During the first day of my cycle (aka when I menstruate) things are actually great, which is weird, right? I usually don’t have bad PMS in terms of cramping, bloating, etc., and my period is pretty light (also I have a Mirena IUD, which helps reduce my symptoms), digestion is on point and constipation is not an issue. Then things carry on pretty normal through the follicular phase (days 1-13) and ovulation phase (day 14), but once I enter into other latter half of the cycle (the luteal phase), which is days 15-28, everything goes to complete and utter shit. I’m not exaggerating.
During the luteal phase, I experience severe mood swings, anxiety/depression, restlessness/insomnia, bloating, hot flashes, constipation, breast tenderness (my boobs grow a full cup size, too), etc. And that’s all without changing a single thing in my diet or regular routine. It’s like a switch flips and I go from normal to crazy in a matter of 24 hours. I do not feel in control of my body or my mind whatsoever. It’s like a stranger has taken over and I am co-piloting without a steering wheel. The constipation and insomnia are the worst. I wake up in the middle of the night (sometimes with hot flashes) and can’t fall back to sleep and that cycle continues for two weeks. I don’t think there’s ever been anyone so happy for the first day of her period than me…well, except for people with pregnancy scares.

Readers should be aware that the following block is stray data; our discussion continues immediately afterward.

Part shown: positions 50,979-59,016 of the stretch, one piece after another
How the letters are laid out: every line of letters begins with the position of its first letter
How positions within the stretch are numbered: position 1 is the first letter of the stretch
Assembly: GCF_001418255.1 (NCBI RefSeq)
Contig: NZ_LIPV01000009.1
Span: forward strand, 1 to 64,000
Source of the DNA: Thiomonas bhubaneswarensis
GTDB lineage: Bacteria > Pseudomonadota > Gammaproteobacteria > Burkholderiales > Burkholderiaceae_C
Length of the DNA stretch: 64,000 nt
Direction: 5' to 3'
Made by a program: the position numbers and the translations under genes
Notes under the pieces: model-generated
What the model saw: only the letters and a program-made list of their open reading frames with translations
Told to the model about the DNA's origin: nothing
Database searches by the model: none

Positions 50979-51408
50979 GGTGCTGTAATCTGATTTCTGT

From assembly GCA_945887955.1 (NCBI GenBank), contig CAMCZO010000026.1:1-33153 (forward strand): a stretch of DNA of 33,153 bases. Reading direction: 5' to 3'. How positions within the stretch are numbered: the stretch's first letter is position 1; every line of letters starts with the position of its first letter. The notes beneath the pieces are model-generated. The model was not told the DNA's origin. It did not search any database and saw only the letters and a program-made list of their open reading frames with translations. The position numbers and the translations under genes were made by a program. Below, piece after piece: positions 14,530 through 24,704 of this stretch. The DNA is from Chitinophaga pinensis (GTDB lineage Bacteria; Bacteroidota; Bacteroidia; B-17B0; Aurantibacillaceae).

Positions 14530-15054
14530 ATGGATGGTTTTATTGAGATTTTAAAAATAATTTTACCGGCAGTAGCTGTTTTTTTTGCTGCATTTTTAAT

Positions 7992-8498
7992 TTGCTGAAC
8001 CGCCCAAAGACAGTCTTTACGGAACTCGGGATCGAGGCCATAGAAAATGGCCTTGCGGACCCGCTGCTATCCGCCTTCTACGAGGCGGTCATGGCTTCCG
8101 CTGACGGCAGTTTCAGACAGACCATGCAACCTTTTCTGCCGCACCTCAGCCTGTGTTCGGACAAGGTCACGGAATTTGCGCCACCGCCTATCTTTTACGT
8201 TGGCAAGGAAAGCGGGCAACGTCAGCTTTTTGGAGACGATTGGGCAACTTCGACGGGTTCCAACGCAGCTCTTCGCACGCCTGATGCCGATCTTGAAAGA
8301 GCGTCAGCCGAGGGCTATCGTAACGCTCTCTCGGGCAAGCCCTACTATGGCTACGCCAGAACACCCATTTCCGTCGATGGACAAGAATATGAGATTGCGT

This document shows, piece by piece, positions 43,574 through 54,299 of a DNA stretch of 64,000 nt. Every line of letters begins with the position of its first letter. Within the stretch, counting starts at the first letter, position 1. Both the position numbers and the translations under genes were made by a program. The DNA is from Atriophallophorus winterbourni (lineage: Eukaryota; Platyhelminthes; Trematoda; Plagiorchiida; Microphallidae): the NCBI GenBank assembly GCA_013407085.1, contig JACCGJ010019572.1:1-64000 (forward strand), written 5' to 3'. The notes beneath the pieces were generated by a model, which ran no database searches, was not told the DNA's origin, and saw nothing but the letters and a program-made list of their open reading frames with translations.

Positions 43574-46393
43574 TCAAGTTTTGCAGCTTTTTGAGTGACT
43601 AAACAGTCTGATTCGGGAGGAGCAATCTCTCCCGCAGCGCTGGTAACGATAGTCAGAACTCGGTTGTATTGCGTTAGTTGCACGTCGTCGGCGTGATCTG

And so, as I mentioned above, the problem is that during the luteal phase, progesterone takes over, but I have insanely low progesterone levels, which results in all of the aforementioned symptoms. This is EXACTLY what happens during menopause. Basically, at 27 years old, I experience pre-mature menopause for two weeks out of the month every month. It’s awful and I empathize with any woman out there going through this!
Other symptoms of low progesterone can be decreased sex drive, headaches/migraines, weight gain, fibroids, endometriosis, irregular menstrual cycles (which has always been the case for me) and thyroid dysfunction.
Let’s take a step back and better understand what progesterone is. It’s one of the two major female sex hormones (estrogen being the other).
It’s produced mainly in the ovaries following ovulation each month (day 14 of the cycle) and is a critical part of the menstrual cycle, as well as the maintenance of pregnancy. Basically, it supports the ability to conceive by thickening the lining of the uterus to prepare for a fertilized egg. If there is no egg (such as in my instance because I have an IUD to prevent me from getting pregnant), then progesterone levels drop and menstruation begins.
And as we’ve already determined, things can go awry if your progesterone is too low for too long.
There are a variety of things you can do to help boost your progesterone levels, but they all include the same process: adding additional hormones back into your body. You can do this by supplementing progesterone in your body with a synthetic version that is lab-produced progesterone (called progestins) you take, usually topically as a cream, suppository, or orally (Provera is a popular one) to help increase your levels. That typically requires a prescription from a doctor and comes with a laundry list of side effects.